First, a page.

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Playing with a 1.5w Blue laser and my eye hurts

EpicHam

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I did not understand you entirely.
With a 50-80 mW laser I cannot look at the spot (the blue dot in the wall)?
Direct reflection and direct beam I understand.
YOu should not look at the dot of a laser 10mW and up within a range of 10m
You should not look at the dot generated by a 700mW laser hitting a matte surface within 50m

so As long as you keep the laser dot out of your peripheral vision and all you can see is the illumination caused by the laser hitting the rough surface and the the light ray scattering giving you a diffused reflection. It'll be fine

2 parts of a laser you have to be wary off and NEVER LOOK INTO.
The beam (don't look into the beam)
The spot (don't let it hit reflective surfaces unintentionally and don't look at the dot as according to the surface and ppwer
 
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thunderdome

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YOu should not look at the dot of a laser 10mW and up within a range of 10m
You should not look at the dot generated by a 700mW laser hitting a matte surface within 50m

so As long as you keep the laser dot out of your peripheral vision and all you can see is the illumination caused by the laser hitting the rough surface and the the light ray scattering giving you a diffused reflection. It'll be fine

2 parts of a laser you have to be wary off and NEVER LOOK INTO.
The beam (don't look into the beam)
The spot (don't let it hit reflective surfaces unintentionally and don't look at the dot as according to the surface and ppwer
So basically playing indoor with this laser is dangerous? Because of the dot itself?
 

Laik

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Stick to <5mW for indoors and having fun with close up because anything over 5mW does permanent damage to your eye because it can't blink fast enough to protect itself.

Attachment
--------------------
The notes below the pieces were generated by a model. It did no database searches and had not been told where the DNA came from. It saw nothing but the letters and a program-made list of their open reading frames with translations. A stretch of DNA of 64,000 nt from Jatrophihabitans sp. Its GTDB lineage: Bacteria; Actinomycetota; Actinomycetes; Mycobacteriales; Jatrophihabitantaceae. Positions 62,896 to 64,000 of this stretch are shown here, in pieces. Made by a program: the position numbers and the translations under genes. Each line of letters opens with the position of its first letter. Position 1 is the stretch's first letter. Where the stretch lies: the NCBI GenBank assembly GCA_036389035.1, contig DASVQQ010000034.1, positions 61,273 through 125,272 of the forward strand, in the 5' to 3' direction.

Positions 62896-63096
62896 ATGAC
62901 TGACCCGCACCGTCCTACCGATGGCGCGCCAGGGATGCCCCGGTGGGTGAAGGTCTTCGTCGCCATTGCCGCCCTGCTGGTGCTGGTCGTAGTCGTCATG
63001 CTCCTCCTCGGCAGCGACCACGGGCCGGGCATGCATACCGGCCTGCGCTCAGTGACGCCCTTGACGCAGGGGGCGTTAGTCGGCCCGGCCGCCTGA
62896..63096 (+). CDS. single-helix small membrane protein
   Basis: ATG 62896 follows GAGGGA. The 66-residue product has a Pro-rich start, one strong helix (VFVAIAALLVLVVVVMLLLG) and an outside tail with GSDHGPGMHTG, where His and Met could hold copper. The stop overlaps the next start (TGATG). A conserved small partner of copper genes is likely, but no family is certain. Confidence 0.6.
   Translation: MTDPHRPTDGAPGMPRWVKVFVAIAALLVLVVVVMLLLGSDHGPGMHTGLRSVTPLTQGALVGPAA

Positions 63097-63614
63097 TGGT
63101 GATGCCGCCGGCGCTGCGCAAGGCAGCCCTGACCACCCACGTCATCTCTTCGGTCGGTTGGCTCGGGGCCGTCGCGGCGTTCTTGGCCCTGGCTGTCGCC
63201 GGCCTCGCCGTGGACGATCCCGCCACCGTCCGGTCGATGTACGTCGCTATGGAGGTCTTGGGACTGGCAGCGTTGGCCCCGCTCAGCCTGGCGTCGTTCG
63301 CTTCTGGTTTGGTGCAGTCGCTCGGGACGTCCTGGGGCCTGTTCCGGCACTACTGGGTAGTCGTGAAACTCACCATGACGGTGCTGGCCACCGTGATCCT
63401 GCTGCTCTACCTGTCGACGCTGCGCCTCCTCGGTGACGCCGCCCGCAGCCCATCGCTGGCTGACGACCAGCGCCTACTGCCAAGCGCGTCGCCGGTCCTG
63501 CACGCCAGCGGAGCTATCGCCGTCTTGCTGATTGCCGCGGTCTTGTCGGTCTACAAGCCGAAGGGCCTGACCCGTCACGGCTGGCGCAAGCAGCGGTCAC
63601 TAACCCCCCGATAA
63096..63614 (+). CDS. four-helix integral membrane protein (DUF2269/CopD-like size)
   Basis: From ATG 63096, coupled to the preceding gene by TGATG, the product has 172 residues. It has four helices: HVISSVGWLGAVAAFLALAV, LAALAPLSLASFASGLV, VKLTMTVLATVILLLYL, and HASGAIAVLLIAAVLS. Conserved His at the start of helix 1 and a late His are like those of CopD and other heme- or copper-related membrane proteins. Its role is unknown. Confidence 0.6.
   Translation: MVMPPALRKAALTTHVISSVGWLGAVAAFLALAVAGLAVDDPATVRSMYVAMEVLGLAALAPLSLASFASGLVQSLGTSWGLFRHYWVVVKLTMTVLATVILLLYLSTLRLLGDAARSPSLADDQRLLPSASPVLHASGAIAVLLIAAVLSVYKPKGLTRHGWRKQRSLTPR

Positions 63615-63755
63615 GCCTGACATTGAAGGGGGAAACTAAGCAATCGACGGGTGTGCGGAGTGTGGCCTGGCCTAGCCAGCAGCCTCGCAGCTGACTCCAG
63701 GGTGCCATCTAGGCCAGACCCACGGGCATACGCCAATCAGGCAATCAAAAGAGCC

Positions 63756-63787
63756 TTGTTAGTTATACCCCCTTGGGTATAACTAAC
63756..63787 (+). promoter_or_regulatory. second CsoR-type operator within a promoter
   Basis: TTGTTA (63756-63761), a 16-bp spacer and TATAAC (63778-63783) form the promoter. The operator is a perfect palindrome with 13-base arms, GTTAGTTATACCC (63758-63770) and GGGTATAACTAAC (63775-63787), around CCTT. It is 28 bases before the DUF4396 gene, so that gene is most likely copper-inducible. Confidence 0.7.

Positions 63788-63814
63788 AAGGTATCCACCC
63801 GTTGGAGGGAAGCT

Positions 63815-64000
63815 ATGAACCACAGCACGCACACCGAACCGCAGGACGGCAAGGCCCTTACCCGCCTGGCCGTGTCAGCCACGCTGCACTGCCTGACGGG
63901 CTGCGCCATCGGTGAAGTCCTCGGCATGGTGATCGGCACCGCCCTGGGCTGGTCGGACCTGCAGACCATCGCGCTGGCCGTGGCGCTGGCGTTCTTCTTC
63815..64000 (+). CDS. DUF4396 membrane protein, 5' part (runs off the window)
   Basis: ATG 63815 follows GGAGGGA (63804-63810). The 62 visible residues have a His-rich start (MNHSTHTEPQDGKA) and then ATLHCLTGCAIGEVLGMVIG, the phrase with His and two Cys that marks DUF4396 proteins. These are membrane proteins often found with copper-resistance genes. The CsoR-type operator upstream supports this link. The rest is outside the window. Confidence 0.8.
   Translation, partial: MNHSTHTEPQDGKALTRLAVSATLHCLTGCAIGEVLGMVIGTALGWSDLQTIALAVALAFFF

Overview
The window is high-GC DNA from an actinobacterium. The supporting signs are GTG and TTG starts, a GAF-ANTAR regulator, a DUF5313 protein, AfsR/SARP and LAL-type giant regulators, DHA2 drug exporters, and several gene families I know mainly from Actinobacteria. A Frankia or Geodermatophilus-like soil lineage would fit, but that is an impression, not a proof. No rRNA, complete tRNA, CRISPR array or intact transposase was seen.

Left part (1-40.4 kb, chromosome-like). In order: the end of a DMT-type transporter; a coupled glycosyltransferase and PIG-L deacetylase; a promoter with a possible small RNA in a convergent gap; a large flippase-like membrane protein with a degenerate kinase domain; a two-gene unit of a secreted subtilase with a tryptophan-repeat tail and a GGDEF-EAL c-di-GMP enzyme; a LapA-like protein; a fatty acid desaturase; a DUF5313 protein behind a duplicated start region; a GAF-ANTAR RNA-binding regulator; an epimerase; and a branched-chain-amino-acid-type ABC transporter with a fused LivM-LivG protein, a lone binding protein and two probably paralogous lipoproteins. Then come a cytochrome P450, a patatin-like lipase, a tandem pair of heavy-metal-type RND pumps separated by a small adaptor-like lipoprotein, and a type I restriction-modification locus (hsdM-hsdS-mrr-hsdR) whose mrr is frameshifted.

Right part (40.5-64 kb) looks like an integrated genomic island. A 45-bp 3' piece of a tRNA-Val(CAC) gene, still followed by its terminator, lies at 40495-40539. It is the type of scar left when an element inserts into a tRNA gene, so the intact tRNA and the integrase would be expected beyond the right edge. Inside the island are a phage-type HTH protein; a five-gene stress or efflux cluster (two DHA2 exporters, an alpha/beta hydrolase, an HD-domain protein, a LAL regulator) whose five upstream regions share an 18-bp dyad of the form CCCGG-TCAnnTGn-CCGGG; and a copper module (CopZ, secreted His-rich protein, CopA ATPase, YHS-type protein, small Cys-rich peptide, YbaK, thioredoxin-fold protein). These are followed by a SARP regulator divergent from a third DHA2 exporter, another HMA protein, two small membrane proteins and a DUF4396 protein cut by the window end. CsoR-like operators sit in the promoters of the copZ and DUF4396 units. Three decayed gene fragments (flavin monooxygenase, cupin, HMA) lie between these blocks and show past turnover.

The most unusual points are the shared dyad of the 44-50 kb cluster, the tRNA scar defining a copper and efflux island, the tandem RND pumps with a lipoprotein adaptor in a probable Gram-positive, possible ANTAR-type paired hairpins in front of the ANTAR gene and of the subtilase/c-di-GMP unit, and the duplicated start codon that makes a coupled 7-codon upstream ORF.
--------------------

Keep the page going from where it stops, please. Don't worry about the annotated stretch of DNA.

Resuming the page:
hwang21

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Well if you are careful enough, even 100mW should be fine for dot viewing. Any laser over 5mW will cause eye damage if you look into the beam, or if the beam reflects into your eyes... but dot viewing is fine, up until like 300mW+
 

Livinloud

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I dont get the whole trend of "if yoir careful enough" have you guys not read all the threads posted by VETS who were using lasers inside and obviously know of all the laser sfaety and dangers yet still caught the laser in the eye!?!?!?!? There is no such thong as if you are careful enough you can use a 100mW or whatever. ANYTHING OVER 5 mW SHOULD NOT BE USED INDOORS WITHOUT GLASSES. Anything else you are HIGHLY risking damaging your eyes NO MATTER how careful you are, end of discussion
 

EpicHam

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I dont get the whole trend of "if yoir careful enough" have you guys not read all the threads posted by VETS who were using lasers inside and obviously know of all the laser sfaety and dangers yet still caught the laser in the eye!?!?!?!? There is no such thong as if you are careful enough you can use a 100mW or whatever. ANYTHING OVER 5 mW SHOULD NOT BE USED INDOORS WITHOUT GLASSES. Anything else you are HIGHLY risking damaging your eyes NO MATTER how careful you are, end of discussion
Kinda like using a size 12 mallet or a really powerful hand drill eh?
 

thunderdome

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Kinda like using a size 12 mallet or a really powerful hand drill eh?
The thing is...
A 80 mW laser is VERY different from a 1000 or 2000 mW laser.
Over 5 mW was defined internationally as hurting the eye with a direct hit. Of course this is a threshold, why not 7 or 12,5 mW?
But considering that, what is the overall experience with 50 mW lasers?
 

EpicHam

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The thing is...
A 80 mW laser is VERY different from a 1000 or 2000 mW laser.
Over 5 mW was defined internationally as hurting the eye with a direct hit. Of course this is a threshold, why not 7 or 12,5 mW?
But considering that, what is the overall experience with 50 mW lasers?


Because of clinical trials on animals that helped to determine the damage threshold of diffraction limited collimated , highly spatial coherent energy source striking the eye .